I didn't get my driver's license until I was seventeen. I was not overly eager to reach this milestone. I'll be honest - I had a boyfriend with both a license and a car. I was good to go.
Besides, I broke my wrist a few days shy of my sixteenth birthday. (Yep, the wrist injury goes back that far.) They put me in a cast that encased my whole lower arm and my thumb. I was in it for six weeks before they took it off, x-rayed my wrist, then put another one back on for an additional month and a half. It's hard to use a stick shift when you don't have the use of your thumb.
Anyway, I did get my license, and I drove my mom's 1984 Nissan Stanza, which wound up being my own car after I graduated from high school.
It looked just like this, only it was red. This, coincidentally, looks just like the car my step-dad used to drive. Yep, my parents owned matching cars. More than once, actually. That might need to wait for another post.
I drove this car pretty much to its death. While I was going to college, I worked part time for a family with two boys, ages six and seven. I hung out with them for several hours every day, and I'd take them with me to run errands. They always thought it was hilarious when we'd go and wash my car. It had so many leaks around the doors and windows that it was their job to hold towels up to keep the inside dry while the water poured in.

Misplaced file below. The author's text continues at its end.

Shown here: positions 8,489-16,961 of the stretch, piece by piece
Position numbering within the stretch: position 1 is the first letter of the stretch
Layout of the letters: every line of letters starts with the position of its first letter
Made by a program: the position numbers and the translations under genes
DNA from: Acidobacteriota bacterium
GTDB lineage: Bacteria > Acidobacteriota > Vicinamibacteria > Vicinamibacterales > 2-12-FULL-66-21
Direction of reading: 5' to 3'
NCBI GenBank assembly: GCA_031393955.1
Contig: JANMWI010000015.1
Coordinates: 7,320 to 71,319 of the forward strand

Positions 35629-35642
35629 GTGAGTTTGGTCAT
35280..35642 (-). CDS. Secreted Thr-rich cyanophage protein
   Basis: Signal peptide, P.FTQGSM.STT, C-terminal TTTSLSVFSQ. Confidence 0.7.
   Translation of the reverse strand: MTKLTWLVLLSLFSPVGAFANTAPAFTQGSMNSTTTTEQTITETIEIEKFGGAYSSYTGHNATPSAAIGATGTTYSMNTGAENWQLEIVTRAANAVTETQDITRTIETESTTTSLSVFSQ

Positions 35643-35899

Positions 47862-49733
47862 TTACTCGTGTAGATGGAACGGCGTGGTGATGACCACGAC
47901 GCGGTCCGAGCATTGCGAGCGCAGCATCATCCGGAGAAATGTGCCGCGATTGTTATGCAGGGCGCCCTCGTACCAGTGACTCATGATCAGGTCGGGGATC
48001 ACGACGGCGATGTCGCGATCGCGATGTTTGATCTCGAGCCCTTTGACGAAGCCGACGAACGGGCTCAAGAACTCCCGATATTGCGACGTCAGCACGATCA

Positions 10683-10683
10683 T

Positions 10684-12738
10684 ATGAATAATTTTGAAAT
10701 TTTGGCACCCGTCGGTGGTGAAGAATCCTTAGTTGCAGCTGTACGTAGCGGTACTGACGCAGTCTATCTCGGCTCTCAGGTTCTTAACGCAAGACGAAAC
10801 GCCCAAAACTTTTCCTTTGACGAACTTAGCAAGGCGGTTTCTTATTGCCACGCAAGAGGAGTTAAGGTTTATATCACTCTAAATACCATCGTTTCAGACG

I sold my Stanza in early 1995. I was about to be married that March, and it had broken down. Again. I was told that I'd have to put a lot more money in it than it was worth to keep it going, so I decided that I could add to my wedding fund by selling it.
It was a good car. It not only provided me with years of transportation, but also gifts for my wedding party. You can't say that about many vehicles now, can you?